Iwin: Individual Well-Being Navigator

Overview

The overarching objective of this proposal is to conduct a randomized trial to evaluate the effectiveness of the Individual Well-Being Navigator (Iwin) mobile application, a substance abuse prevention and well-being enhancement program designed specifically for military personnel, veterans, and military spouses. Iwin provides an innovative, tailored mobile application using best practices in behavior change science and innovative technology to assist users in preventing substance abuse and enhancing well-being by providing them with the most appropriate intervention content at the right time. It integrates Transtheoretical Model of Behavior Change based tailoring, in app messaging, stage of change matched activities, and engaging game-like features in a cutting edge multiple behavior change program. The efficacy of the Iwin program will be determined by tests of statistical significance indicating that participants in the Treatment condition had lower scores on an index of substance use and other behavioral risks. The overall design is a 2 group (treatment and control group) by 3 Occasions with repeated measures across occasions.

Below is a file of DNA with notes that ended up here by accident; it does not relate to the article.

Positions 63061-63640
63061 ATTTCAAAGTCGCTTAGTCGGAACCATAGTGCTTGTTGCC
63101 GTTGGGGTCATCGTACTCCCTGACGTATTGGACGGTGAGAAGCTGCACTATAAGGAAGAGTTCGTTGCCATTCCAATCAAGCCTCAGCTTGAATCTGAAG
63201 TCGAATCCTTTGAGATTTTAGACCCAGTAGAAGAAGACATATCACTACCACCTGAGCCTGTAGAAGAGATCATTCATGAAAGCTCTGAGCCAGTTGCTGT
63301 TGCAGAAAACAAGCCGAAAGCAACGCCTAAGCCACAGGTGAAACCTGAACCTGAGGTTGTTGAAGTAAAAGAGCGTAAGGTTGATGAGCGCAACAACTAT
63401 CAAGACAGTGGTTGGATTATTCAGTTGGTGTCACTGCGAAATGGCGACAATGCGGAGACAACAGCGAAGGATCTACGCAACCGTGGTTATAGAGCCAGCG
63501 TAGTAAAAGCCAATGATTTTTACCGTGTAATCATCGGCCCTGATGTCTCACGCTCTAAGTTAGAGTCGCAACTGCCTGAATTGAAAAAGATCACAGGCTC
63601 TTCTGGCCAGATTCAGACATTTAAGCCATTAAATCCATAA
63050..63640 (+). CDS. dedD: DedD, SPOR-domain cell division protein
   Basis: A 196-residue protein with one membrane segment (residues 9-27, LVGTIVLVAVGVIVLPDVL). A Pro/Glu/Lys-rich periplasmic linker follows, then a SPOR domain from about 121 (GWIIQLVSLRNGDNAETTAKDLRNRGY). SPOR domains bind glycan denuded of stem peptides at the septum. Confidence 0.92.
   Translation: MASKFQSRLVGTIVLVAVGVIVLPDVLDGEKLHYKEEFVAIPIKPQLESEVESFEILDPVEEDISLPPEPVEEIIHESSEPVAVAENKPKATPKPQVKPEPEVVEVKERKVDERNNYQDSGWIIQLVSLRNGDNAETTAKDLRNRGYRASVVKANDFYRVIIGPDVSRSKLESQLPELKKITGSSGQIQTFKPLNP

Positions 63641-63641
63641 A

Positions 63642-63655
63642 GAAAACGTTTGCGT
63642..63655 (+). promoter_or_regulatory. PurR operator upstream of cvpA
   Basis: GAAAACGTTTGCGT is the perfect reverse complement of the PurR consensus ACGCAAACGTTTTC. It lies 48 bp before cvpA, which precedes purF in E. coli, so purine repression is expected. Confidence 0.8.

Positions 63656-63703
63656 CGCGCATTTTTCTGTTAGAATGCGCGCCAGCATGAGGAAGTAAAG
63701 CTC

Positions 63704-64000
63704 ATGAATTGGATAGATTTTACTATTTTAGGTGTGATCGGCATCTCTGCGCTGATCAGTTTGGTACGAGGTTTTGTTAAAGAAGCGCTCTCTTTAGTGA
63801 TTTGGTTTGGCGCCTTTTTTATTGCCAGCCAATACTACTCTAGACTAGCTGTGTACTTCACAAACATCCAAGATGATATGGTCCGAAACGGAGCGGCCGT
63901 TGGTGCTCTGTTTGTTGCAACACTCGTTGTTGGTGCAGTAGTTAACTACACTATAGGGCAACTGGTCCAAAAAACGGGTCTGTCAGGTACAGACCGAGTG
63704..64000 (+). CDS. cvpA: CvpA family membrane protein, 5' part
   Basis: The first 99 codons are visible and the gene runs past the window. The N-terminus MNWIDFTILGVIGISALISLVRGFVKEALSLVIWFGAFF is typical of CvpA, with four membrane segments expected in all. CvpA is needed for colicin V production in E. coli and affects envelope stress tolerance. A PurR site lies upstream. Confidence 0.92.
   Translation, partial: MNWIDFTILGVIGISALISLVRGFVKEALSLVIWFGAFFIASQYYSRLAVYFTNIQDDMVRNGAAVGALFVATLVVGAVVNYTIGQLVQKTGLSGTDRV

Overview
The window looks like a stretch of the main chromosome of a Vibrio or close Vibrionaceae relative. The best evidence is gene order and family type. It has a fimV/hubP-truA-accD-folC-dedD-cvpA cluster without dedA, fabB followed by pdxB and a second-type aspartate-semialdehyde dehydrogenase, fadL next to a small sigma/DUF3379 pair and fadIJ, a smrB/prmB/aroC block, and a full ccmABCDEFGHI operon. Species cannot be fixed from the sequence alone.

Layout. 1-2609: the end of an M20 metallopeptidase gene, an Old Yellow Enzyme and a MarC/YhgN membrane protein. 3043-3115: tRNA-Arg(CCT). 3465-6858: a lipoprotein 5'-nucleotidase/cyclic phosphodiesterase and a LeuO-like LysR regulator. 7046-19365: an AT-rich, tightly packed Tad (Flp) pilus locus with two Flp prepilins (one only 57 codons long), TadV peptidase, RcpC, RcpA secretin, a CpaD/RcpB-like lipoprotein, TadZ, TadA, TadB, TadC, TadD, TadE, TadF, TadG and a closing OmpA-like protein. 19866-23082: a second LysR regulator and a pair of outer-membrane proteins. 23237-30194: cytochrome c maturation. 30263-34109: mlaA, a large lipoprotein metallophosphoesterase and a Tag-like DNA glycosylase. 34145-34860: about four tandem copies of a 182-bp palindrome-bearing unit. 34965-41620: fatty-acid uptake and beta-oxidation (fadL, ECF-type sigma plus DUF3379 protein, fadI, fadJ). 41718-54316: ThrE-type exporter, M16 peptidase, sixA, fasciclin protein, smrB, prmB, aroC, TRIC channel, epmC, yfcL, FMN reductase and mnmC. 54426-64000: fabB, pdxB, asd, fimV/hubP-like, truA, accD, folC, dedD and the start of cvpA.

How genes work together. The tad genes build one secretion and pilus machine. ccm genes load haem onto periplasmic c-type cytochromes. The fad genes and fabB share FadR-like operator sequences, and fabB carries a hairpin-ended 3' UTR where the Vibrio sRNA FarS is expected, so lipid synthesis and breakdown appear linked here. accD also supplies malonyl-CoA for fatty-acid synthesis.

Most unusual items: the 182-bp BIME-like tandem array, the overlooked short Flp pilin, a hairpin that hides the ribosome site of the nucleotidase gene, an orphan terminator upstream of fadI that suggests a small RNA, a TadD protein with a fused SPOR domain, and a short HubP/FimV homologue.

Full Title of Study: “iWin: Navigating Your Path to Well-Being”

Study Type

  • Study Type: Interventional
  • Study Design
    • Allocation: Randomized
    • Intervention Model: Factorial Assignment
    • Primary Purpose: Prevention
    • Masking: None (Open Label)
  • Study Primary Completion Date: July 12, 2018

Detailed Description

The overarching objective of this project is to conduct a randomized trial to evaluate the effectiveness of the Individual Well-Being Navigator (Iwin) mobile application, a substance abuse prevention and well-being enhancement program designed specifically for military personnel, veterans, and military spouses.